A Mediterranean vineyard snail, Cernuella virgata
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A Mediterranean vineyard snail, Cernuella virgata
Credit: Courtesy Port of Tacoma

Escargot to hell, Port of Tacoma tells invasive snail

The Port of Tacoma has been waging a slow war against (wait for it) a snail for more than a decade.

Somehow, the Mediterranean vineyard snail found its way from Europe to the port.

Since 2006, port and agriculture officials have been trying to make sure this slow-moving but fast-reproducing invader doesn't spread and threaten Washington crops and exports.

I was driving through the Port of Tacoma, past shipping terminals and industry, for another story when I saw a vacant lot with an unusual "no parking" sign.

The words "decontamination required" caught my eye.

So did "snail eradication area."

The lot turns out to be ground zero for efforts to eradicate the European snail that devours wheat and other grains.

A warning sign at a vacant lot at the Port of Tacoma
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A warning sign at a vacant lot at the Port of Tacoma
Credit: KUOW Photo / John Ryan

"Grain is one of the main exports that comes through the Port of Tacoma,” port biologist Jenn Stebbings said. “So we're heavily invested in making sure that the snails aren't impacting our exports."

The port has used lawn mowers, pressure washers, herbicides and goats to ruin the snail's habitat. Each spring and autumn, workers with sloshing backpacks spray molluscicide – snail bait – to kill the spiral-shelled invaders directly.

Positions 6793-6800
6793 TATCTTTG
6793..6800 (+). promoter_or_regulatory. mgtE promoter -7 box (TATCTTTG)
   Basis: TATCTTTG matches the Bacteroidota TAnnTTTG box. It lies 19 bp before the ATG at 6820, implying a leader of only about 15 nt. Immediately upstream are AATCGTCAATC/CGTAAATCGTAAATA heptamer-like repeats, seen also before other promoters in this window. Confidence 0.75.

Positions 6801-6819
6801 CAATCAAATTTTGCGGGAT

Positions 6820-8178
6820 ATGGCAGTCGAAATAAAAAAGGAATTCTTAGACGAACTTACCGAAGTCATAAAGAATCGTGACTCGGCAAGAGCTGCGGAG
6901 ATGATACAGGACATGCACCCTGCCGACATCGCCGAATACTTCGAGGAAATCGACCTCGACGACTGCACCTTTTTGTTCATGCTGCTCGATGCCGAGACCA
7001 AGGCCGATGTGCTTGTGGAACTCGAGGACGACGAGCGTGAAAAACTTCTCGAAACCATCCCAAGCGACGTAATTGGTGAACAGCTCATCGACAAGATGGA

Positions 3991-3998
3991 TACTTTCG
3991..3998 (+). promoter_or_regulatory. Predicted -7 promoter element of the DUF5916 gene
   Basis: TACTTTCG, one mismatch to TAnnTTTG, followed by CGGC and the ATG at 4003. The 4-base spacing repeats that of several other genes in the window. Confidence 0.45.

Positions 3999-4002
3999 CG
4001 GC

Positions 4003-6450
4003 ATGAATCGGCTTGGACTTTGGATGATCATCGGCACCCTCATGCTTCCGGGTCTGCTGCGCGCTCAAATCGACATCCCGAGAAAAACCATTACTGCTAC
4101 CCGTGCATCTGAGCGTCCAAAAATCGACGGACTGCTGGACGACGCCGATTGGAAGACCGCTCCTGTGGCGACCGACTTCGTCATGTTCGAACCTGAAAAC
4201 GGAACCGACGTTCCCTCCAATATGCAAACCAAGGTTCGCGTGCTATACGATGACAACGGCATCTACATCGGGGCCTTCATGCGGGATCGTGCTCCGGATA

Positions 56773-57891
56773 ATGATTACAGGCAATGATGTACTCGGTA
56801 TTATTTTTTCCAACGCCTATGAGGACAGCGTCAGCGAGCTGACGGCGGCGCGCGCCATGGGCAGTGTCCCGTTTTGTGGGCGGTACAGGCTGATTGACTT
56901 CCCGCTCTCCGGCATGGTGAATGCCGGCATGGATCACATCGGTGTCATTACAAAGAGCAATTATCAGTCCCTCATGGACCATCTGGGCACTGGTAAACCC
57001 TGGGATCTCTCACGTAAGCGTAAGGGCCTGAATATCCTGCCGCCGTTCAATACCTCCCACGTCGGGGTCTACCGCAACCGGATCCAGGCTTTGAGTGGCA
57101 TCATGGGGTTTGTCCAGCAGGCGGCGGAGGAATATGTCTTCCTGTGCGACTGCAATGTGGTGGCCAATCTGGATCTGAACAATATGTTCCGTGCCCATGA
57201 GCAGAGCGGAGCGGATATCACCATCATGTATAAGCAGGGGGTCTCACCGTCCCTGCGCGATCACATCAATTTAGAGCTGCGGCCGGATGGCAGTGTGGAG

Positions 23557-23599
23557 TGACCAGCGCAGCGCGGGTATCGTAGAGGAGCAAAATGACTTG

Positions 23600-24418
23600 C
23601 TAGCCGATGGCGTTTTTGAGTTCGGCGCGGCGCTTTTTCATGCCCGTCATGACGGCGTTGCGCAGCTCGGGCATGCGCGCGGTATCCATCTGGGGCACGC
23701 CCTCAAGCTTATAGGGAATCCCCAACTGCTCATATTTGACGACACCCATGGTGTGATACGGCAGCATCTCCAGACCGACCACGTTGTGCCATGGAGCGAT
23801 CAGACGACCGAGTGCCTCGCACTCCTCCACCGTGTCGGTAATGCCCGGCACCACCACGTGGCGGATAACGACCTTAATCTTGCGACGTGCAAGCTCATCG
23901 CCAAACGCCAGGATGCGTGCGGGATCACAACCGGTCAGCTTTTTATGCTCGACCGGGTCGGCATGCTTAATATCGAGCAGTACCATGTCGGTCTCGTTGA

U.S. and Washington state agriculture departments called for more drastic action: They encouraged landowners harboring the snails “to pave over vegetated areas wherever possible.”

"There are wetlands located on site,” Stebbings said. “We can't pave the wetlands just because there is a snail there."

But a dozen years of what the port calls "aggressive vegetation management" has knocked the little white and brown snail back to just 16 remaining acres, down from a few hundred.

Any vehicles that do go on the vacant lot have to be decontaminated with salt solution or pressure washed to blast the snails off.

Concern about the snails hitchhiking away from the port and attacking fields of wheat, barley and lentils in eastern Washington has landed them on the state's top-50 most wanted list of invasive species to eradicate or at least control.

There's no evidence a Mediterranean snail has ever escaped the port -- by truck, ship or its own single, slimy foot.

Some 700 invasive species have established themselves in Washington state, according to the Washington Invasive Species Council.

As the port's long, slow snail war suggests, fighting invasive species is seldom easy.

The preferred strategy is usually to prevent them from gaining a foothold in the first place.